Here's an interesting article about a Pagan convicted for carrying a knife that he used for religious purposes.
A PAGAN who had a knife at Temple Meads station failed to convince Bristol magistrates that using it for magic while living in the woods was a good enough reason to escape conviction.
Nomadic Alisdair McKee, 34, protested he should have been allowed to carry his "sacred" lock-knife, which had a four-inch blade, after he was stopped and searched by police on April 1.
. . .
Having previously admitted possessing cannabis resin, amphetamine and ketamine on the same day, he was given a community order with 140 hours of unpaid work.
Transport police stopped and searched him and found the knife, which had a brown wooden handle and four- inch blade, in his bag.
The law states someone possessing a fixed or locking knife, with a blade of more than three inches, must be able to prove, on the balance of probability, that they had a "good reason" to have it in a public place.
In interview, McKee said he used the knife do magic and for life in the woods, where he had been living in Carmarthen at the time of the offence.
. . .
"It's a special knife, it's a sacred knife," he said. "I use it in my day-to-day life in the woods."
McKee described it as a "magic tool".
The trained carpenter added: "I would never use a weapon. I want to stress that I'm not a violent person, I'm a pacifist."
Taking to the stand yesterday, McKee said he had been a pagan since he was 18 and had lived off the land in woods for the last few years.
He was given the knife, believed to be French from the early 1900s, by his last girlfriend, with whom he had recently split.
He said he did not want to leave it in the woods because he did not want to lose it.
"I had my precious possessions with me," he said. "It's come from a very special place to me and I use it to do earth magic."
. . .
Giving the guilty verdict, chair of the bench David Hynam said: "We accept your reason but we do not find this reason sufficient to found a defence."
As well as the one-year community order, McKee was ordered to pay £250 in costs.
One supposes, based upon his picture, that his looks had a lot to do with his being stopped and that, after finding the drugs, the knife charge was thrown in for make-weight. There's apparently not much question that Mr. McKee is a Pagan and did use the knife for ritual purposes. So should he have been arrested for carrying it?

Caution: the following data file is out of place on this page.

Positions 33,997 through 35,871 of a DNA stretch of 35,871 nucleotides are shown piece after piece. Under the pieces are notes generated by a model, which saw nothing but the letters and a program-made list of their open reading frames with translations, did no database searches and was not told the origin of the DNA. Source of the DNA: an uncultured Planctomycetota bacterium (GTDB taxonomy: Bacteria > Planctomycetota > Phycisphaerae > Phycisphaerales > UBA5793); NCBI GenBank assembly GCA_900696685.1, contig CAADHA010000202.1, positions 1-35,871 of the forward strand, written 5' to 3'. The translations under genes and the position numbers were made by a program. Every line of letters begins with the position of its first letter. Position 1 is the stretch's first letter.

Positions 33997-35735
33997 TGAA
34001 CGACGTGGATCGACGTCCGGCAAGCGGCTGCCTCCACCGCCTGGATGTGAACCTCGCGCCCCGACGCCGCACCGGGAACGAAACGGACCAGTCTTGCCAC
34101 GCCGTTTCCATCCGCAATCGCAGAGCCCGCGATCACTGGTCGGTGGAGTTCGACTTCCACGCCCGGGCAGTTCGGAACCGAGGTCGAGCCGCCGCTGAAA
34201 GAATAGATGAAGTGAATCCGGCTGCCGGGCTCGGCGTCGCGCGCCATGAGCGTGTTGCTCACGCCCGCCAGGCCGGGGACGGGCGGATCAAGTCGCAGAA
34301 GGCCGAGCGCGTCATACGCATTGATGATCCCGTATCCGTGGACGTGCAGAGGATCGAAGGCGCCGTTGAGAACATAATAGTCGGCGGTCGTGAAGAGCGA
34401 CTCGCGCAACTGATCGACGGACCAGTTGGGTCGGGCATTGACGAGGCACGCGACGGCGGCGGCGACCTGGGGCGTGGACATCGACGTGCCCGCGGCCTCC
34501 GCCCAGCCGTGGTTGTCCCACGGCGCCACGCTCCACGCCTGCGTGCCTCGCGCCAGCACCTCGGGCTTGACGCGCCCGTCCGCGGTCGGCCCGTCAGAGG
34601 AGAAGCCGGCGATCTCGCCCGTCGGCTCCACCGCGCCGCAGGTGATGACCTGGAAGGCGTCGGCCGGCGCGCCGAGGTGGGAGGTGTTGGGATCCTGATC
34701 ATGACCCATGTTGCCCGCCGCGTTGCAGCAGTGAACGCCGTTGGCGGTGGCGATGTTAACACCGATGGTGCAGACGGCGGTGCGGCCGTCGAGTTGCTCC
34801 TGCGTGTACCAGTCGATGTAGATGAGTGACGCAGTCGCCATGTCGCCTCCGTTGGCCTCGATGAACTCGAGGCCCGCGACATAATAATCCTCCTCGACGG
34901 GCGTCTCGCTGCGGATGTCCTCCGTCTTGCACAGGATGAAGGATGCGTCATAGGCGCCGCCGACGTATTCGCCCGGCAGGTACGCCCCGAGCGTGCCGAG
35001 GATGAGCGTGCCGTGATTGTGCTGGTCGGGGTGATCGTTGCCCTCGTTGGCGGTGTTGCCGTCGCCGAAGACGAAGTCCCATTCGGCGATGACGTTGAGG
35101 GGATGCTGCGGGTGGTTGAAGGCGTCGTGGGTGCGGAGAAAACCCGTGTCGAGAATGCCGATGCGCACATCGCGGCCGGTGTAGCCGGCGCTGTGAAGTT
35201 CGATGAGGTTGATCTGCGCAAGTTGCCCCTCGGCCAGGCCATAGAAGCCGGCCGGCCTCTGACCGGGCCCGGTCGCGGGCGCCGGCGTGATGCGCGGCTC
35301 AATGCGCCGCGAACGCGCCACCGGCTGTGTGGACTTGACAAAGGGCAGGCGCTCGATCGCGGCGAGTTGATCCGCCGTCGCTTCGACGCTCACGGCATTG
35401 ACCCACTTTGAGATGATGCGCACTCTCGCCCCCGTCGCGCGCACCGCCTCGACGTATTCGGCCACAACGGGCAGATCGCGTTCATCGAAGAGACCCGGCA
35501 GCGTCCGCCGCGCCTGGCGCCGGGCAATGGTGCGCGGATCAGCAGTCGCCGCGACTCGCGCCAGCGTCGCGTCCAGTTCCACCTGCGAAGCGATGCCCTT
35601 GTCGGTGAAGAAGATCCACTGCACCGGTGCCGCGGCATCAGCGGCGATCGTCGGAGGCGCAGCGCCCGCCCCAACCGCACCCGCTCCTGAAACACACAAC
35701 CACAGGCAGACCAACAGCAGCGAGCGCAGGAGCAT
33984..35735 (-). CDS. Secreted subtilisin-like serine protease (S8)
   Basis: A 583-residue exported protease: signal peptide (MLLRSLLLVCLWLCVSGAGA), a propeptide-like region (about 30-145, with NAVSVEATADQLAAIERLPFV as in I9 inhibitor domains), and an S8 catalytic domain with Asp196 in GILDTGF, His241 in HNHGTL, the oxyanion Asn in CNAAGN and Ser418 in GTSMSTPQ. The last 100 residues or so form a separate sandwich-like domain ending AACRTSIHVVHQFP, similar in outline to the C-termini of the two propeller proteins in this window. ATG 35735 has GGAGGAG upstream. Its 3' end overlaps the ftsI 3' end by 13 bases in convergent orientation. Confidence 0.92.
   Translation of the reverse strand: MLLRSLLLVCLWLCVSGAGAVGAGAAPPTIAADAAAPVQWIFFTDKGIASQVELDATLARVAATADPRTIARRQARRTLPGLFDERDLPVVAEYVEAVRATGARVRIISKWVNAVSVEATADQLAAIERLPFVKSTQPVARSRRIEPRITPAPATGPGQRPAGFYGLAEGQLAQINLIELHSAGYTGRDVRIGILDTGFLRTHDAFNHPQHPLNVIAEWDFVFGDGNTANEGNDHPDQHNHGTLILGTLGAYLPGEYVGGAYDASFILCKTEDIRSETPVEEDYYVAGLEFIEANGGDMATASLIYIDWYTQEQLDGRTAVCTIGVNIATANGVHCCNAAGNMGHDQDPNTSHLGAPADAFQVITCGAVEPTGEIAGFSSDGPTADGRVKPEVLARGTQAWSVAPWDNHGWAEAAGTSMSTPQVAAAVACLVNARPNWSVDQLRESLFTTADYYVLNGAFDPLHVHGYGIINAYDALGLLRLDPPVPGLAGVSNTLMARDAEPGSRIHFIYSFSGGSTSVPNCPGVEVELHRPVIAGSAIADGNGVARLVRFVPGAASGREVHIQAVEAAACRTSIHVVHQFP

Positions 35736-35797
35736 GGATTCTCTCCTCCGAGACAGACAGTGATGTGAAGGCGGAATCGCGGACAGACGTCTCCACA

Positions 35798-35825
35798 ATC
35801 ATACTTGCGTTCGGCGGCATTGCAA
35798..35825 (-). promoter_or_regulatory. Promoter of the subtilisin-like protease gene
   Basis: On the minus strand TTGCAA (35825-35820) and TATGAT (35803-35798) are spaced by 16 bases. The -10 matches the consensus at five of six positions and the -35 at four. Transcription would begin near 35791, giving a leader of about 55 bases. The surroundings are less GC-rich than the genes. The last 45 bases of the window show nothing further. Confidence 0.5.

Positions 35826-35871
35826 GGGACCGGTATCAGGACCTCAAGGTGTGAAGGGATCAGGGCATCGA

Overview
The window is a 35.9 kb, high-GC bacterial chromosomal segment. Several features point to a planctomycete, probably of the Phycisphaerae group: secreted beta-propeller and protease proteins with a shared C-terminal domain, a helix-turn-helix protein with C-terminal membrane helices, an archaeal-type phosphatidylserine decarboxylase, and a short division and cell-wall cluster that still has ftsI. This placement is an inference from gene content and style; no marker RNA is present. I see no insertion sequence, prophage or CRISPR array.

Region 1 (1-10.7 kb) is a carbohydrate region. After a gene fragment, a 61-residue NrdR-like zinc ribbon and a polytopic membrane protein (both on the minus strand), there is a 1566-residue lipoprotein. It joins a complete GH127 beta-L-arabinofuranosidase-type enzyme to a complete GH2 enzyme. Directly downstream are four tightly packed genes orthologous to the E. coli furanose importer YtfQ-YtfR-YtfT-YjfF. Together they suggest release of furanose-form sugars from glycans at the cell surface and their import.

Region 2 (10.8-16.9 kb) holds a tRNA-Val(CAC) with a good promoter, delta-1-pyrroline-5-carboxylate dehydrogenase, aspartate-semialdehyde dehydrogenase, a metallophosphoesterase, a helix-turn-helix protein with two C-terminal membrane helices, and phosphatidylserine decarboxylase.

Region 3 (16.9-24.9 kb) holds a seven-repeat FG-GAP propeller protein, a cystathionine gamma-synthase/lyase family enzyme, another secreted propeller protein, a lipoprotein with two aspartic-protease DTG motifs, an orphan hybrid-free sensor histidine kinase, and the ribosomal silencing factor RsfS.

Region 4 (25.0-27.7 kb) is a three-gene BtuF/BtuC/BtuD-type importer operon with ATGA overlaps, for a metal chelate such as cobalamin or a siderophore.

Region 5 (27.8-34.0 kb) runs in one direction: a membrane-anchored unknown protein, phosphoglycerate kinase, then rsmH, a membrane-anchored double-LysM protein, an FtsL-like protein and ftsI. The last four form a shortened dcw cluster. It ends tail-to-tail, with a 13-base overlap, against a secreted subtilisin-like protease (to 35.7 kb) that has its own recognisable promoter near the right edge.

Many Sikhs carry a kirpan, a ritual blade. Wiki says that:
According to a mandatory religious commandment given by Guru Gobind Singh (the tenth Guru of Sikhism) at the Baisakhi Amrit Sanchar (a holy religious ceremony that formally baptizes a Sikh) in AD 1699, all baptised Sikhs (Khalsa) must wear a kirpan at all times.
Wiki also explains that, in the UK:
As a bladed article, possession of a large enough kirpan in a public place would be illegal under section 139 of the Criminal Justice Act 1988. However, there is a specific defence for a person to prove that he had it with him for "religious reasons". There is an identical defence to the similar offence (section 139A) which relates to school grounds.
It's not clear from the article that section 139 was the relevant statute or that the defense was specifically pled. But certainly an analogy could be made.
Have you ever travelled with your athame? Ever gotten any grief over it? Who's right here: Mr. McKee or the state? Is it the formalized nature of the religion that makes the difference? Are Sikhs, who can point to commandments from the 10th Guru of Sikhism, entitled to carry blades while Pagans, who can't point to any such commandment, aren't?
Points off to the author of the article for failing to capitalize "Pagan" and for putting quotation marks around terms such as "sacred." The court found that it was a sacred blade, but that this did not provide a good reason to allow Mr. McKee to carry it. Would the author put quotation marks around a description of xian relics as "sacred"?
Picture by the author. If you copy, please link back.